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Keys to Success

Malkie Schulman

We all want our children to do well in school. But what are the characteristics children need to progress and mature? Three veteran teachers offer their takes on the most important qualities for success in the classroom — both for teachers and students.

Wednesday, August 27, 2014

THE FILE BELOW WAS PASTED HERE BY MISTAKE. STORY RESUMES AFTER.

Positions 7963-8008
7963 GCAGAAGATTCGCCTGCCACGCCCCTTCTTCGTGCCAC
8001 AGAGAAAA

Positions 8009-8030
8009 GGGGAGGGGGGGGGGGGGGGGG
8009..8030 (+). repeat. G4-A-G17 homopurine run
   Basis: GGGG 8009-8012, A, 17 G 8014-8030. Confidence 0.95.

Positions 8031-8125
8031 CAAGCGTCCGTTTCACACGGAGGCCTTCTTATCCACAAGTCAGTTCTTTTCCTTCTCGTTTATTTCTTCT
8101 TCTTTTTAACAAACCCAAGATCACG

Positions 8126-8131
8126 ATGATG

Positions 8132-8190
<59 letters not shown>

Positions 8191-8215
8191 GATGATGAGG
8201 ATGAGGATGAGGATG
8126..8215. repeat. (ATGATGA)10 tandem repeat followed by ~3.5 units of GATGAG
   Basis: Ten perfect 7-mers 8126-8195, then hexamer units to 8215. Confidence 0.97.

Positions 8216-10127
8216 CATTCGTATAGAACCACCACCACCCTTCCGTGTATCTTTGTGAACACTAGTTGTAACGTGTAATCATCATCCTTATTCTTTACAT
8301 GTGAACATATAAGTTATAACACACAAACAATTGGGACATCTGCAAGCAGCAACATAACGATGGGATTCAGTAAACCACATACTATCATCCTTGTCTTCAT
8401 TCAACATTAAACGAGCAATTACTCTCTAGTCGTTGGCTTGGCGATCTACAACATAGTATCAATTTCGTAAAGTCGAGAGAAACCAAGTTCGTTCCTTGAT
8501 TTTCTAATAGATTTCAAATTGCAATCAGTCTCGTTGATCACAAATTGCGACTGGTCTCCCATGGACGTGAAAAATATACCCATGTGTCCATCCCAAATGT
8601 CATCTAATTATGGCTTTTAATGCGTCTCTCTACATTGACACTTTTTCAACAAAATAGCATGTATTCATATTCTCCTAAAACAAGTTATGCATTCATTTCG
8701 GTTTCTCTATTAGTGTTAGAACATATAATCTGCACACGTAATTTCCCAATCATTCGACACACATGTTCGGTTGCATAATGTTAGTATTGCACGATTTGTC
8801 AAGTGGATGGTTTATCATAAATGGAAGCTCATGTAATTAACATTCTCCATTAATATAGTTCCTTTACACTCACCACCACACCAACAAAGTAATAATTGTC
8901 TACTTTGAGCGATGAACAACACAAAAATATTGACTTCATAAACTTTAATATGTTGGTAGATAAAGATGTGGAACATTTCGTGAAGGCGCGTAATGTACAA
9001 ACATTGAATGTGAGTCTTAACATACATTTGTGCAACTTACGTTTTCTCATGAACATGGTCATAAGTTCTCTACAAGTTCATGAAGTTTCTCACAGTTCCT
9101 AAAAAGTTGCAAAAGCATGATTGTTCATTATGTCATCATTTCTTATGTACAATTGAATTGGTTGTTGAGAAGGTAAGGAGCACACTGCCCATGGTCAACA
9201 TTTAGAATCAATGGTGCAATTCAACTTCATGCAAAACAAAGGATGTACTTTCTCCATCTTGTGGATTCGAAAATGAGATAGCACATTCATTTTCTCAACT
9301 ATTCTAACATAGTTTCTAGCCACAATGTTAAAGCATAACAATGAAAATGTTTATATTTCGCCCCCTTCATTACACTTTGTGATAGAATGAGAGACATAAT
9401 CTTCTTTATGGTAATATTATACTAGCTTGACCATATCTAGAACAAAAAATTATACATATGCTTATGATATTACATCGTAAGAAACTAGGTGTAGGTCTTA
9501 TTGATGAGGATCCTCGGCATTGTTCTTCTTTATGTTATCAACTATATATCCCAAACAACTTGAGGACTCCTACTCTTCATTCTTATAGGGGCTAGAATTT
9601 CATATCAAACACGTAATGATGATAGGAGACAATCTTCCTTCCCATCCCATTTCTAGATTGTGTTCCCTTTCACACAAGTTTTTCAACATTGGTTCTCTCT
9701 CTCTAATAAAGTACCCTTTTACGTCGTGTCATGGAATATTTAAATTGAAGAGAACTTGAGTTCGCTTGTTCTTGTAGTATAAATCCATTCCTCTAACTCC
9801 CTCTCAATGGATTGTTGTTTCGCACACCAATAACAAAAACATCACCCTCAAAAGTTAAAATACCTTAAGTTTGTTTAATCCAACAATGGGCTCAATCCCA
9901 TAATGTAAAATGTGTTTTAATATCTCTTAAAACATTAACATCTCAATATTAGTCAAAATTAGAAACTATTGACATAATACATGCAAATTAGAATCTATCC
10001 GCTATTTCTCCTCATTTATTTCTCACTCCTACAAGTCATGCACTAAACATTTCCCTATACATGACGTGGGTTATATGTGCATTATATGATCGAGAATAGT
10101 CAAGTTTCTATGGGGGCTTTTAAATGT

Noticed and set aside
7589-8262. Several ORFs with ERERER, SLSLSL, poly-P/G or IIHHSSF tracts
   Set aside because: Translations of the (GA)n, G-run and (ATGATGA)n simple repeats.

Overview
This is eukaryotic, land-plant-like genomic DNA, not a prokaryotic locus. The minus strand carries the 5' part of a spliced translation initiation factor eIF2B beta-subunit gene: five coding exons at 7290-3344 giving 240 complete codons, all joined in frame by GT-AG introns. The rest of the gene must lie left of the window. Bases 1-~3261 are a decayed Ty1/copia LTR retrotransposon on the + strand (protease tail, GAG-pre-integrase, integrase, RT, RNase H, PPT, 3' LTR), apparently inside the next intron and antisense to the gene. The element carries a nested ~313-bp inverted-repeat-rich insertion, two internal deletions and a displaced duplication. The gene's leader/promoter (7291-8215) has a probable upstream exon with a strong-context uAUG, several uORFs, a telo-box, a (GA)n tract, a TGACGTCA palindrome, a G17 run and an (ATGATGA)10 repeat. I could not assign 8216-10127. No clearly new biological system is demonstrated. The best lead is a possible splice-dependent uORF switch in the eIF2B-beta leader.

Most of us had at least one superb teacher — many of us have been blessed with several. These life-changing educators are the ones you never forget. They just have “it” — that undeniable ability to make kids want to learn and improve. What is “it”? What skills help every child succeed? The seasoned teachers we spoke with work with vastly different ages: one is a first-grade teacher, one teaches seventh grade, and one has been a high school teacher for decades. Yet in their reflections, all three of them went beyond observable expertise in the classroom and touched upon elements in the teacher’s heart as the secret to true success. Similarly, years of observing and working with kids in the classroom have helped them identify what helps students improve their odds of success. And it has little to do with reading or writing and everything to do with their beliefs and attitudes. Here, these teachers share their wisdom along with a sampling of stories of shining success.

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